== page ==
No matter what you do or how often you try to clean your pond, there will always be a build up of sludge. It is unfortunately inevitable. Although it’s not too much of a problem when found in traces and small quantities. However, when your pond contains a build-up of sludge, we’re talking the thick, gunky stuff that sits as a layer at the bottom of the pond and always certainly has an odour, that’s where the problems begin to kick in.
With this being such a common problem for many pond keepers, it only makes sense to provide a better understanding of what pond sludge actually is, how it occurs, the potential issues of leaving it untreated and what pond keepers can do to keep it under control.
What Is Pond Sludge?
Pond sludge is made up of the organic materials that are found in and around your pond. Ranging from fish food, faeces and plant debris, it is the end product of when all of this matter falls to the bottom of your pond and begins to rot.
At first, this process may be barely noticeable when you have little to no debris in your pond, however as time goes on and more matter breaks down, the sludge becomes thicker and therefore impenetrable to oxygen. The sludge eventually takes up an anaerobic state that causes the bacteria within the pond to produce Hydrogen Sulphide. As many of you will know, Hydrogen Sulphide smells like rotten eggs (you may have come across this smell after disturbing the bottom of your pond or cleaning out your filters).
Hydrogen Sulphide is toxic. Due to its nature of interfering with the oxygenation and respiration of aquatic life in ponds. This begins with how Hydrogen Sulphide kills off aerobic bacteria which are typically responsible for breaking down organic matter and algae. Pond sludge, in essence, contributes to the occurrence of algae blooms as there aren’t sufficient amounts of beneficial aerobic bacteria in the pond to break down and keep up with the rate of algae growth. The lack of bacteria will then lead to your pond plants and fish suffering, deteriorating and eventually dying. As more and more of your pond life dies it adds to your layer of pond sludge and creates a vicious cycle.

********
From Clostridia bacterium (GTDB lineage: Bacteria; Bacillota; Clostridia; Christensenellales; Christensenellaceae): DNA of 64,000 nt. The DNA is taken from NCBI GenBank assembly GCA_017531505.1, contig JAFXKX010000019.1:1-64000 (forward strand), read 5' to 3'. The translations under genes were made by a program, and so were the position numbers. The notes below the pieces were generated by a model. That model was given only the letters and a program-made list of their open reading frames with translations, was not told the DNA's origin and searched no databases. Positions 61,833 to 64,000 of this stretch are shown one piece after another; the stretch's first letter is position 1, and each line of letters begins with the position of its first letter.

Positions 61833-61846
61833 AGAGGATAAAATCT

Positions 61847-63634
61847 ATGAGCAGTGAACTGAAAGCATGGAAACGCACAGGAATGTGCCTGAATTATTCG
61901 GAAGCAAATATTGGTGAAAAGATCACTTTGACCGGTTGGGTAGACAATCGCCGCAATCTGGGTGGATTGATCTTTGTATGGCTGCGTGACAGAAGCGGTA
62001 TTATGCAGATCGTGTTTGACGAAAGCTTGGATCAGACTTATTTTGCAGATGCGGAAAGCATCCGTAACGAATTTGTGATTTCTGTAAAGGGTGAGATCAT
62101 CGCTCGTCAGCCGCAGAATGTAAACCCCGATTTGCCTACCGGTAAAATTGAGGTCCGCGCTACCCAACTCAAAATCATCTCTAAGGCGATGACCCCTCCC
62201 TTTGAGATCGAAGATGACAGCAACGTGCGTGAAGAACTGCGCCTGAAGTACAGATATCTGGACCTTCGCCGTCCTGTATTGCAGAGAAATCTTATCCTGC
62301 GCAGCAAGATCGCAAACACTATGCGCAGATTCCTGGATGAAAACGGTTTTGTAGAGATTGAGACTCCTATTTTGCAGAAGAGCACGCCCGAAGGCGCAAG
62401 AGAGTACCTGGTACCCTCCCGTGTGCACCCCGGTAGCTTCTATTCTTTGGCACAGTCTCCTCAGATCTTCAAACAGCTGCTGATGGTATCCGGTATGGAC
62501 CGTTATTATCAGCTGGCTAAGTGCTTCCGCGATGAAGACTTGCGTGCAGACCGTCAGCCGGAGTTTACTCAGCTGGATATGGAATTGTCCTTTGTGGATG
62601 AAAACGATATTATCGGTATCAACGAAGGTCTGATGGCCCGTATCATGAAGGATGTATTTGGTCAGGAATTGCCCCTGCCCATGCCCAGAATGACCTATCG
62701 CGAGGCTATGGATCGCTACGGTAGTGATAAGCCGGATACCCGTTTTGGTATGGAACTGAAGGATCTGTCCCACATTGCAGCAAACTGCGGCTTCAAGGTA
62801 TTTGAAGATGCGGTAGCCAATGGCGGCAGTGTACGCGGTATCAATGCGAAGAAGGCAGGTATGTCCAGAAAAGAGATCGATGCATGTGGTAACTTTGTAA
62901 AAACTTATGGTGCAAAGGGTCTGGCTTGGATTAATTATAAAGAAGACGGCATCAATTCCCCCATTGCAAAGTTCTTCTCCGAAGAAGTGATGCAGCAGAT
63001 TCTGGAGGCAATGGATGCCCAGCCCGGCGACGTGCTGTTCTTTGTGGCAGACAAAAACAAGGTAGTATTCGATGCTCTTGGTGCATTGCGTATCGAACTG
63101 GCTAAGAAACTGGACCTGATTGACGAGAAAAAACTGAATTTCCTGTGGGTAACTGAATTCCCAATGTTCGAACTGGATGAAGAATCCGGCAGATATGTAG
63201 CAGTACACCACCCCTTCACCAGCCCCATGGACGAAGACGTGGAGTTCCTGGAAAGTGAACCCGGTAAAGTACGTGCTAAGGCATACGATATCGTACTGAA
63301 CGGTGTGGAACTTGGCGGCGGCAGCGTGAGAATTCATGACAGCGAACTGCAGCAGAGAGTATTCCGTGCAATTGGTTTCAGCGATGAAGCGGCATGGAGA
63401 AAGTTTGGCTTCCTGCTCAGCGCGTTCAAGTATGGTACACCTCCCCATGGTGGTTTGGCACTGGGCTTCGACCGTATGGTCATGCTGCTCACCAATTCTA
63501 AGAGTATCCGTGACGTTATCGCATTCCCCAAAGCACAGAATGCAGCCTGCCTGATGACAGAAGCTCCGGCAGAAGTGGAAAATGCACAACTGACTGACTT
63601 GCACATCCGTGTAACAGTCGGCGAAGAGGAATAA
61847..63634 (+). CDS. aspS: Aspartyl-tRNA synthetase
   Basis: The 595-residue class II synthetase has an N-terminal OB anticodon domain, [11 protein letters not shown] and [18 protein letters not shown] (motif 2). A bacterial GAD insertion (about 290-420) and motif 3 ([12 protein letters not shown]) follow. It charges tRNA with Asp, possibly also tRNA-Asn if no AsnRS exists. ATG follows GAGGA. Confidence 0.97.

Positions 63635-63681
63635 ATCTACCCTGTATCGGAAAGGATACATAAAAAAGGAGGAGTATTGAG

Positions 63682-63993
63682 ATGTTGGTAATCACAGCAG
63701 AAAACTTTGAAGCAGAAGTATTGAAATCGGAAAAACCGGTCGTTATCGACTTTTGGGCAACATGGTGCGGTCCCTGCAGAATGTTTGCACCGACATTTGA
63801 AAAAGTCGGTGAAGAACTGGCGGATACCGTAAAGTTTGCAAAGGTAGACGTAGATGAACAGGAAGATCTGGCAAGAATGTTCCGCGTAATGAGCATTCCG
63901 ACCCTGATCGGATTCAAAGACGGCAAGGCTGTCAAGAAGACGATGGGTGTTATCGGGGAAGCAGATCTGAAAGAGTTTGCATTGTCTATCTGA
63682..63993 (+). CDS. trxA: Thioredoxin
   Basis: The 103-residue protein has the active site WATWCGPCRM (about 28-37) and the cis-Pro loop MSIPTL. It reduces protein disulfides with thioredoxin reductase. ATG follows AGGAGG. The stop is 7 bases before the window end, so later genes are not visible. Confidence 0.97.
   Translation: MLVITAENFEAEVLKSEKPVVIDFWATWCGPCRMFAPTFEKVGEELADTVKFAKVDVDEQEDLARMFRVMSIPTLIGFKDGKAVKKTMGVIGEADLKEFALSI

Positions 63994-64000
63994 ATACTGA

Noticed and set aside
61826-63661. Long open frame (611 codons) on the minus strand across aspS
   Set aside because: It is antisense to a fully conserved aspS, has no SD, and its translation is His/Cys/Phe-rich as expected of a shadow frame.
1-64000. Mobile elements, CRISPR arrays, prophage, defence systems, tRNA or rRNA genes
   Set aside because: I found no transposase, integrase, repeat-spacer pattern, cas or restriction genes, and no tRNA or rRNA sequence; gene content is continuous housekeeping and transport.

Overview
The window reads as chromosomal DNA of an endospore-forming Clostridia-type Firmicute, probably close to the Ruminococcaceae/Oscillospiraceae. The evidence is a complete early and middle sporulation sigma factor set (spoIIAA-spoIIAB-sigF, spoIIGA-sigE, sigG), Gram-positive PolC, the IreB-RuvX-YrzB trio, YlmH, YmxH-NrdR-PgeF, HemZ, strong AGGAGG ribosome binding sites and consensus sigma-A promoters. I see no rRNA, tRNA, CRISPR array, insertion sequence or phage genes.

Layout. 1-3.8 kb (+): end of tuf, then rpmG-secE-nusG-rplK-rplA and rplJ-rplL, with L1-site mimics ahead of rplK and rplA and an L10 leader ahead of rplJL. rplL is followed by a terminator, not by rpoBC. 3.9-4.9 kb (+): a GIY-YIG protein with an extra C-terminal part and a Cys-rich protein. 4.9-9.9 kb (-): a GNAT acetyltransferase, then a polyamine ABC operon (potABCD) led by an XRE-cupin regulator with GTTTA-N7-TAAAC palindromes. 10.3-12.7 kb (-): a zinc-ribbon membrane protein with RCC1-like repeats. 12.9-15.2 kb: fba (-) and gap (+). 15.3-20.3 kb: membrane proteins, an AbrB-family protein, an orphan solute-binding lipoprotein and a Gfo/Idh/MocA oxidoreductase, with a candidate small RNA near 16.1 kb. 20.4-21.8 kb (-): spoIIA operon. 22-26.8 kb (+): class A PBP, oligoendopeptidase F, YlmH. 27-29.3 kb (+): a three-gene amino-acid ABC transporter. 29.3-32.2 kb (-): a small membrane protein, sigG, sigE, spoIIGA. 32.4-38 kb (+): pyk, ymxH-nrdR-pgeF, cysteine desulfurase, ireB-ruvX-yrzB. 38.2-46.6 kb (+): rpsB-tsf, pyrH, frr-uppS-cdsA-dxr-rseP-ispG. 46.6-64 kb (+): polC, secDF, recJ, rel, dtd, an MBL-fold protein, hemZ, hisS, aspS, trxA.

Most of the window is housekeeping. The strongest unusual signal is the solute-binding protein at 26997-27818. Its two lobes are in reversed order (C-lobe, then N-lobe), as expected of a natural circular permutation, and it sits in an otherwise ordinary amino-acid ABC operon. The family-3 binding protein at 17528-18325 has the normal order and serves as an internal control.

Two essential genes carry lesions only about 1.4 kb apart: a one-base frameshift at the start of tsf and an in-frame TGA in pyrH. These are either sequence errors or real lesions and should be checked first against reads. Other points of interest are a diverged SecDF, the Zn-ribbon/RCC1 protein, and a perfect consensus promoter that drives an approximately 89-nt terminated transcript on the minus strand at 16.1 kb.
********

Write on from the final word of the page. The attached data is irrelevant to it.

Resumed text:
However, pond sludge is not the end of the world and if you have sludge in your pond, don’t worry, it is easy to treat and we will come back to this.
How Do I Prevent Pond Sludge?
Preventing and minimising the amount of sludge is easy enough to do and will keep your pond running efficiently. Be sure to remove any floating debris as and when you see it. Take care when cutting your lawn as lawn cuttings can easily find their way into the pond and quickly sink to the bottom. Finally, use aquatic cloth liners or aquatic gravel in submerged plants to keep the fish from digging them up. Koi especially, find digging up plants very amusing!
How to Remove Pond Sludge?
So, you have done all you can to prevent this layer of sludge from forming, but the inevitable has happened and you have acquired pond sludge.
There are two things you can do at this point. You can either physically remove the pond sludge using your hands or a pond vacuum. These will get rid of the physical matter but will remove some of the helpful, aerobic bacteria and leave behind some of the harmful Hydrogen Sulphide.
The second thing you can do is to add extra, beneficial bacteria into the pond to “attack” the pond sludge, break it down and digest it whilst topping up the aerobic bacteria in your pond. Envii Sludge Klear contains a unique blend of bacteria and enzymes that break down and digest the pond sludge. Sludge Klear can be used as a treatment product and maintenance product to keep your bacteria levels high and sludge levels low all year round.